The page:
Mixing MetaphorsThe Aesthetic, the Social and the Political in African American Art, Works from the Bank of America Collection

October 5, 2013 through January 5, 2014

Above: Gordon Parks (American, 1912-2006), Untitled, Miami, Florida, 1970, Gelatin silver print, Collection of the Bank of America ©, The Gordon Parks Foundation, Courtesy The Gordon Parks Foundation

Curated by art historian and photographer Deborah Willis, Mixing Metaphors is composed of more than 90 paintings, prints, drawings, photographs, sculptures and mixed media works by thirty-six artists. Willis explores visual metaphor through the artists’ varied experiences, visions and techniques. Body politics, race, class and gender are a few of the topics that surface in these works of art, which depict moments from the extraordinary to the mundane. The title Mixing Metaphors is used to highlight ways in which art and storytelling illuminate and cross reference real life stories and experiences. Art often serves as an instrument of memory, as a means of interpreting ideas and exploring visual metaphor. To illustrate this concept, the exhibition is organized into three thematic sections: Reflections and Likeness, Constructing Place and Rituals of Existence. This structure is designed to foster critical thinking, provide social context and promote discussion about the images within each section. Some of the artists base their work on stories about family life, while others reflect on ideas about music and love. Others use the formal aspects of line, color and shape in their explorations. Still others document experiences that transformed the twentieth century and inspired the next generation. Provided by the Bank of America Art in our Communities® program.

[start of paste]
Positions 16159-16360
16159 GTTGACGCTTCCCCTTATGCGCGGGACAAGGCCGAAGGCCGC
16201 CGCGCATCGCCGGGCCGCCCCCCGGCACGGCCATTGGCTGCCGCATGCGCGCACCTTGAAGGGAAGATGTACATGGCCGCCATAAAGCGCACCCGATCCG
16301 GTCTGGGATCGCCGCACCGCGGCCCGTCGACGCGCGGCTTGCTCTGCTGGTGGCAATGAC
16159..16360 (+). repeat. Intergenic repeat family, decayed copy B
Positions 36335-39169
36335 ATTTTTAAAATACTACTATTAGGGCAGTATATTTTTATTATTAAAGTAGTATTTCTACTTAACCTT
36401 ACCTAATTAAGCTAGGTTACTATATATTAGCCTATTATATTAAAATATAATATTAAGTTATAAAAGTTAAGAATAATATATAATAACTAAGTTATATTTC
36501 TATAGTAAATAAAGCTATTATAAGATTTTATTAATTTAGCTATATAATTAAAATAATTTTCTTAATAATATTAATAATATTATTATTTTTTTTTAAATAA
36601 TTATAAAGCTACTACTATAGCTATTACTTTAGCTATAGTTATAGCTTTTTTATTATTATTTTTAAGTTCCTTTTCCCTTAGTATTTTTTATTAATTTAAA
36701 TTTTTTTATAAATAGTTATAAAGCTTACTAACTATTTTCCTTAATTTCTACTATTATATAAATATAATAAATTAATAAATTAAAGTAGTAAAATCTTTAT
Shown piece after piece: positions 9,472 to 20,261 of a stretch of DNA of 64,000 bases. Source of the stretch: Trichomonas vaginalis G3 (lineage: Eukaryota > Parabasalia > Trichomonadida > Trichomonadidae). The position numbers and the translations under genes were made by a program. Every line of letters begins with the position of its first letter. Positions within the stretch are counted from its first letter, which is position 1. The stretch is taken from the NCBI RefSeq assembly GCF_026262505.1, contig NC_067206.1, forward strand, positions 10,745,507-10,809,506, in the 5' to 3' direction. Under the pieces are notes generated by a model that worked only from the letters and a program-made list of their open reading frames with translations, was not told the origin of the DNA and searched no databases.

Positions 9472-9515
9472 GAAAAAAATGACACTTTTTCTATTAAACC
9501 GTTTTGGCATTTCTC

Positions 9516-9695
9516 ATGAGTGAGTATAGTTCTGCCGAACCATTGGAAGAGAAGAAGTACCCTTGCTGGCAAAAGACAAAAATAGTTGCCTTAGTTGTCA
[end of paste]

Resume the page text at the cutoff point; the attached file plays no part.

Bank of America [Converted]